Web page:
In the second study, published by Mason in 2007, a rise in the rates of colon cancer in the US and Canada between 1995 and 2000 is reported, and this rise is potentially linked to the fortification of flour which began in 1998. However, the authors of the letter point out that the rise in the rate of colon cancer started before the introduction of fortification on a large scale, and so could not have been caused by fortification.
What interpretations did the researchers draw from these results?
The signatories to the letter conclude that the first paper has been misinterpreted, as it does not show that folic acid supplementation poses a hazard. They also reiterate that the researchers were primarily interested in how folic acid relates to benign tumours, not cancers.
They also state that it is misleading to suggest the rise in incidence in colon cancer between 1996 and 2000 in the US and Canada was caused by folic acid fortification.
What does the NHS Knowledge Service make of this study?
Several principles should be considered when reviewing claims of this sort, without the benefit of expert knowledge in the field or of reading the original papers. These principles hold true for whatever disease or association is under consideration:
- Randomised trials have advantages in that theories can be tested by designing a trial before the results are known. Some of this advantage is lost if data is then re-analysed to develop other theories because of small differences noted in secondary outcomes after the trial.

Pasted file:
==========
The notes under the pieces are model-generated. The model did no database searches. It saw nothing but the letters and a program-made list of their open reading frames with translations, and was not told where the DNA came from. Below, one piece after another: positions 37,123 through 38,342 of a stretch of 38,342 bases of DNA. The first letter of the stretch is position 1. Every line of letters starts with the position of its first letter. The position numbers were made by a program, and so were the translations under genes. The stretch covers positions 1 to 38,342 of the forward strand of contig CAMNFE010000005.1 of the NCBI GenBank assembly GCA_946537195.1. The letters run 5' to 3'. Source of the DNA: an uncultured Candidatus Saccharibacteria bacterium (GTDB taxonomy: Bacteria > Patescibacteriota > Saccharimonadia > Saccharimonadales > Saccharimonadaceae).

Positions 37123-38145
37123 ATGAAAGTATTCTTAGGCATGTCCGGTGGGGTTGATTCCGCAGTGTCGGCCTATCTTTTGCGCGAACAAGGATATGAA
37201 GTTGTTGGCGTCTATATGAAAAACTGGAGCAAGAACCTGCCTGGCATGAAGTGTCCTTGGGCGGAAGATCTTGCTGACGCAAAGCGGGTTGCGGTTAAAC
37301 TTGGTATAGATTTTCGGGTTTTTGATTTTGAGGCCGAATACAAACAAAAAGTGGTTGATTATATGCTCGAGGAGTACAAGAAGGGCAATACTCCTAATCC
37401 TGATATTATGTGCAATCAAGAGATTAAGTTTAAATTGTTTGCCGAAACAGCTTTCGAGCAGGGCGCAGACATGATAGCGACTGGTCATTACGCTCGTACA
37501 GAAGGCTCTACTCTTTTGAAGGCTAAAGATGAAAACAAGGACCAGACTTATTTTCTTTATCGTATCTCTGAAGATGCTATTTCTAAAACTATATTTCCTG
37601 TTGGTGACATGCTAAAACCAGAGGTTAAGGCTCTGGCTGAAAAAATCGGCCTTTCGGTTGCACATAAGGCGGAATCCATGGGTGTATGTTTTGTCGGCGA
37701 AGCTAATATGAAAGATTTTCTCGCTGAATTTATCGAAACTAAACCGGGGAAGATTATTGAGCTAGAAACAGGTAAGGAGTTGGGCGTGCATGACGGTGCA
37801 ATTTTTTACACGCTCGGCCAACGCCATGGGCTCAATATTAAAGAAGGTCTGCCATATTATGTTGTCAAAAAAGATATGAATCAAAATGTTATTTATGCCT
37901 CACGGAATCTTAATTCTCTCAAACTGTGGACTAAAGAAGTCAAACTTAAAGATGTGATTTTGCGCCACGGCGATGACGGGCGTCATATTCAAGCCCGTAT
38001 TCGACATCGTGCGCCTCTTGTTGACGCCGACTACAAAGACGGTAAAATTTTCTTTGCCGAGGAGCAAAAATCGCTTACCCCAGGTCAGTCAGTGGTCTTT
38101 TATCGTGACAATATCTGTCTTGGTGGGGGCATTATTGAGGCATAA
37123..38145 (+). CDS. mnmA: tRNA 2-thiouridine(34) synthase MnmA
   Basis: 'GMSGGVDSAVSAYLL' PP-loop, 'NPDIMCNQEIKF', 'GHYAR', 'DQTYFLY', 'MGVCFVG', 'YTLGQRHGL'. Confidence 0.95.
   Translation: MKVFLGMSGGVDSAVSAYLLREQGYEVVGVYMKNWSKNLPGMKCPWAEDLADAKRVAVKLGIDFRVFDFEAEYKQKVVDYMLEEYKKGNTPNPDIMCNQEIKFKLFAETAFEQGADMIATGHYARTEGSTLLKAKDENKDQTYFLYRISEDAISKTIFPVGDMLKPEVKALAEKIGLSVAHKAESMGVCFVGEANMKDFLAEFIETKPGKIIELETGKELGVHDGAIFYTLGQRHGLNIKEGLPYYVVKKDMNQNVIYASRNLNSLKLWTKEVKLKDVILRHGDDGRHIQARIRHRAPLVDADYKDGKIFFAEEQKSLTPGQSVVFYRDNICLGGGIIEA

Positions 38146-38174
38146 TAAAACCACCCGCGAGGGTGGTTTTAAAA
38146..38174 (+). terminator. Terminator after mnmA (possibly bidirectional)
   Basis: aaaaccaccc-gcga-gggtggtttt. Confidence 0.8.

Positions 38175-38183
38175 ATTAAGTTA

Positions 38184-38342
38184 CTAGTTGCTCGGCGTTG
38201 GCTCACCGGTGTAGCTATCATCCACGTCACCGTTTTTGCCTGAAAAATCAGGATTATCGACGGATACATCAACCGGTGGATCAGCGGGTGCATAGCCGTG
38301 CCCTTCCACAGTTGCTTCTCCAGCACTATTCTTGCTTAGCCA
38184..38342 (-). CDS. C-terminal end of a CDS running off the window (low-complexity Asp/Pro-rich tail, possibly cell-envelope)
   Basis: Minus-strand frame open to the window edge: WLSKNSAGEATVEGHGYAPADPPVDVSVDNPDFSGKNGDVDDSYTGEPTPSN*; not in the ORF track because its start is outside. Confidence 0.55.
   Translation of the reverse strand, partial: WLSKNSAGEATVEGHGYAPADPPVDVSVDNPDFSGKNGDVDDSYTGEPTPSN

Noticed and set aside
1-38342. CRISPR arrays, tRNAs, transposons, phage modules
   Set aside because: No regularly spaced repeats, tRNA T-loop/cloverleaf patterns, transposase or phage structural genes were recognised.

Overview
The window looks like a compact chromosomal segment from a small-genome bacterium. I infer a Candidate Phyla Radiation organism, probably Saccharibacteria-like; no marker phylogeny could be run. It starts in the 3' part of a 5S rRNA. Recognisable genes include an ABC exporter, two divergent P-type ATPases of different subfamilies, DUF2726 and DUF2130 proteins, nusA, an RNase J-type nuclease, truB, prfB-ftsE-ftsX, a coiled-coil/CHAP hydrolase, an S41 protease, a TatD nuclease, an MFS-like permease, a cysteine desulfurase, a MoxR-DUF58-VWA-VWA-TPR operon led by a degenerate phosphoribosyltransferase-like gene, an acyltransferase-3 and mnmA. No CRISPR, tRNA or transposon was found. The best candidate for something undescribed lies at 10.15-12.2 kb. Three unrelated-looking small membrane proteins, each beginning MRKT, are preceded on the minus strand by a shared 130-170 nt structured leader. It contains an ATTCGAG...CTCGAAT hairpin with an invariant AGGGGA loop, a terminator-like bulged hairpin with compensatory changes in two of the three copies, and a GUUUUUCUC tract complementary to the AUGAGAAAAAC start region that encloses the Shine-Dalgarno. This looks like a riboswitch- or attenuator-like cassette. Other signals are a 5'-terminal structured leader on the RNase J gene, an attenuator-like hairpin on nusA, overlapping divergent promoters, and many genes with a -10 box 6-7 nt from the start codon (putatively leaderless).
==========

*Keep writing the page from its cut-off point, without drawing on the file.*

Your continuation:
- Temporal associations, that is, links demonstrated over time between two factors, in this case folate acid intake and cancer, are particularly prone to confounding. Confounding occurs when there is another factor influencing the results, giving an illusion of cause and effect. In this case, it is quite possible that the increased endoscopy rates from 1996 in the US and Canada could lead to better early detection of colon cancer and therefore the rise in the rate seen. The timing of any increase in cancers reported is critical to such links and is a flaw in the original authors own interpretation of causation in the second study.
Even naturally-found substances may have risks and it seems prudent to carefully examine the strength of evidence for and against any public health proposal such as this. However, once potential risks have been identified and assessed, supported or discounted then citizens should expect public health authorities to act swiftly. The only thing to do in this case is wait for confirmation, as suggested by the authors of the letter, that a simple regulation can prevent 400 pregnancies from being affected by birth defects annually, without any increase in bowel cancer.
Sir Muir Gray adds...
Almost always the evidence does not guarantee 100% safety; science is not about certainty but about uncertainty; the evidence helps in decision making but good judgement is needed for decision taking.